Abstract: Effective communication about severe weather requires that providers of weather information disseminate accurate and timely messages and that the intended recipients (i.e., the population at risk) receive and react to these messages. This article contributes to extant research on the second half of this equation by introducing a “real time” measure of public attention to severe weather risk communication based on the growing stream of data that individuals publish on social media platforms, in this case, Twitter. The authors develop a metric that tracks temporal fluctuations in tornado-related Twitter activity between 25 April 2012 and 11 November 2012 and assess the validity of the metric by systematically comparing fluctuations in Twitter activity to the issuance of tornado watches and warnings, which represent basic but important forms of communication designed to elicit, and therefore correlate with, public attention. The assessment finds that the measure demonstrates a high degree of convergent validity, suggesting that social media data can be used to advance our understanding of the relationship between risk communication, attention, and public reactions to severe weather.
Ripberger, Joseph T., Carol L. Silva, Hank C. Jenkins-Smith, and Mark James. Forthcoming. “The Impact of Consequence-Based Messages on Public Responses to Tornado Warnings.” Bulletin of the American Meteorological Society.
Abstract: The Central Region Headquarters of the National Weather Service (NWS) recently launched an experimental product that supplements traditional tornado and severe thunderstorm warning products with information about the potential “impact” of warned storms. As yet, however, we know relatively little about the influence of consequence-based messages on warning responsiveness. To address this gap, we fielded two surveys of US residents that live in tornado prone regions of the country. Both surveys contained an experiment wherein participants were randomly assigned a consequence-based tornado warning message and asked to indicate how they would respond if they were to receive such a warning. Respondents that were assigned to higher impact categories were more likely choose protective action than respondents assigned to lower impact categories. There was, however, a threshold beyond which escalating the projected consequences of the storm no longer increased the probability of protective action. To account for this, we show that the relationship between consequence-based messages and protective action depends on the type of action being considered. At lower levels of projected impact, increasing the expected consequences of the storm simultaneously increased the probability that respondents selected a “shelter in place” or “leave residence” option. At higher levels of projected impact, this relationship changed—increasing the projected consequences of the storm decreased the probability that respondents would shelter in place and increased the probability that they would leave their residence for what they perceived to be a safer location. In some severe storm situations, this behavior may increase rather than decrease the risks.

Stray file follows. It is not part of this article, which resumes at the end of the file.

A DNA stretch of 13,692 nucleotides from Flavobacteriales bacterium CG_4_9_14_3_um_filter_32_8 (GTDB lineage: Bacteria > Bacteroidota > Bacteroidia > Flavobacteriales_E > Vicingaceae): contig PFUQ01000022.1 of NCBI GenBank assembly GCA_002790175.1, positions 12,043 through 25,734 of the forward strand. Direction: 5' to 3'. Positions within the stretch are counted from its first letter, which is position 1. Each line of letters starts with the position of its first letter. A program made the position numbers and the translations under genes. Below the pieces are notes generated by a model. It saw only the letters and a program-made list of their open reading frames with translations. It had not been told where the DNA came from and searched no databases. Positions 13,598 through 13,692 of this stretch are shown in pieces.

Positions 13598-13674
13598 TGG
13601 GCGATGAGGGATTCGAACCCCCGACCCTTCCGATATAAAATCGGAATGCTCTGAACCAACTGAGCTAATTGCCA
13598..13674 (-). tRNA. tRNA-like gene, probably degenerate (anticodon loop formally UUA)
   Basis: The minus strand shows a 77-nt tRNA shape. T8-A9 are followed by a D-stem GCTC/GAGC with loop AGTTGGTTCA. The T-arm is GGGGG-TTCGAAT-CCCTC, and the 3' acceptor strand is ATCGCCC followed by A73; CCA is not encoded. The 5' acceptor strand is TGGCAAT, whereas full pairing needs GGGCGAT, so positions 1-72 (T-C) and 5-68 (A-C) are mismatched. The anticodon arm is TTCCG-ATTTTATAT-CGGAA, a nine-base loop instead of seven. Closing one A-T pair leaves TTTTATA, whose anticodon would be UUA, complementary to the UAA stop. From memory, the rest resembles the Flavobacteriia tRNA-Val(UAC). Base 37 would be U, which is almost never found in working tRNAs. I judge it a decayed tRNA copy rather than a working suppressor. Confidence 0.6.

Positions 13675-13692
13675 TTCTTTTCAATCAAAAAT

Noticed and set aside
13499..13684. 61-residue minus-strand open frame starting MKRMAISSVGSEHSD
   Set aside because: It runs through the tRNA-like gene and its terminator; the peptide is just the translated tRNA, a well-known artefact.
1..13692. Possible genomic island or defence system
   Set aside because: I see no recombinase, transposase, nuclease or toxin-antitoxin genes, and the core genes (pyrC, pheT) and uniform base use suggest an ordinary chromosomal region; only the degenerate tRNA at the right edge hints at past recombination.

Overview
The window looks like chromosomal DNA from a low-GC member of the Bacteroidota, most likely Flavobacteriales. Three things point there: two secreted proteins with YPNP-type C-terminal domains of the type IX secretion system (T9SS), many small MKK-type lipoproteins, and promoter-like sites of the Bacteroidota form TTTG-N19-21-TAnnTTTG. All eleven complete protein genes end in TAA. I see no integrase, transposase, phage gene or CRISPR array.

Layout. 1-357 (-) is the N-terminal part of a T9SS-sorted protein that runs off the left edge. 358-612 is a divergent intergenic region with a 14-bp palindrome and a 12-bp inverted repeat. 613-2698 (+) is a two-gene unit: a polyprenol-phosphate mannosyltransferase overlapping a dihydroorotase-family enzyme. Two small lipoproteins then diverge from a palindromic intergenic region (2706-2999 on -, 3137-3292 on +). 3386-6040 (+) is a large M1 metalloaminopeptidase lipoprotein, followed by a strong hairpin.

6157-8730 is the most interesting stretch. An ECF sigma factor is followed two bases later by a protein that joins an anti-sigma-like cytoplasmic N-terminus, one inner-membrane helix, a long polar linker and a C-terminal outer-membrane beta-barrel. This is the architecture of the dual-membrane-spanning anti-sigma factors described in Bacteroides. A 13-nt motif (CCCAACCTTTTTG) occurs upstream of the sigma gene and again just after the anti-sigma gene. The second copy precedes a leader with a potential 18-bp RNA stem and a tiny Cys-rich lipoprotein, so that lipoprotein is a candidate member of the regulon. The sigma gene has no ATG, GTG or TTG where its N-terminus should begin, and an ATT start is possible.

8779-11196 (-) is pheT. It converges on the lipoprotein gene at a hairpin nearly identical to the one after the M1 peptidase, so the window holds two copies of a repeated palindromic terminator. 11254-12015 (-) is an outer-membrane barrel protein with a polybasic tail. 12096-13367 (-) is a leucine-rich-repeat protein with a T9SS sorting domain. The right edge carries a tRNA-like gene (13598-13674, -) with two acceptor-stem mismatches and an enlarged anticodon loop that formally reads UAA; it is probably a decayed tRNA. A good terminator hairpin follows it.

Substantive Focus:
Environmental Policy PRIMARY
Defense and Security
Science and Technology Policy SECONDARY

Theoretical Focus:
Policy Process Theory PRIMARY
Agenda-Setting, Adoption, and Implementation
Public Opinion SECONDARY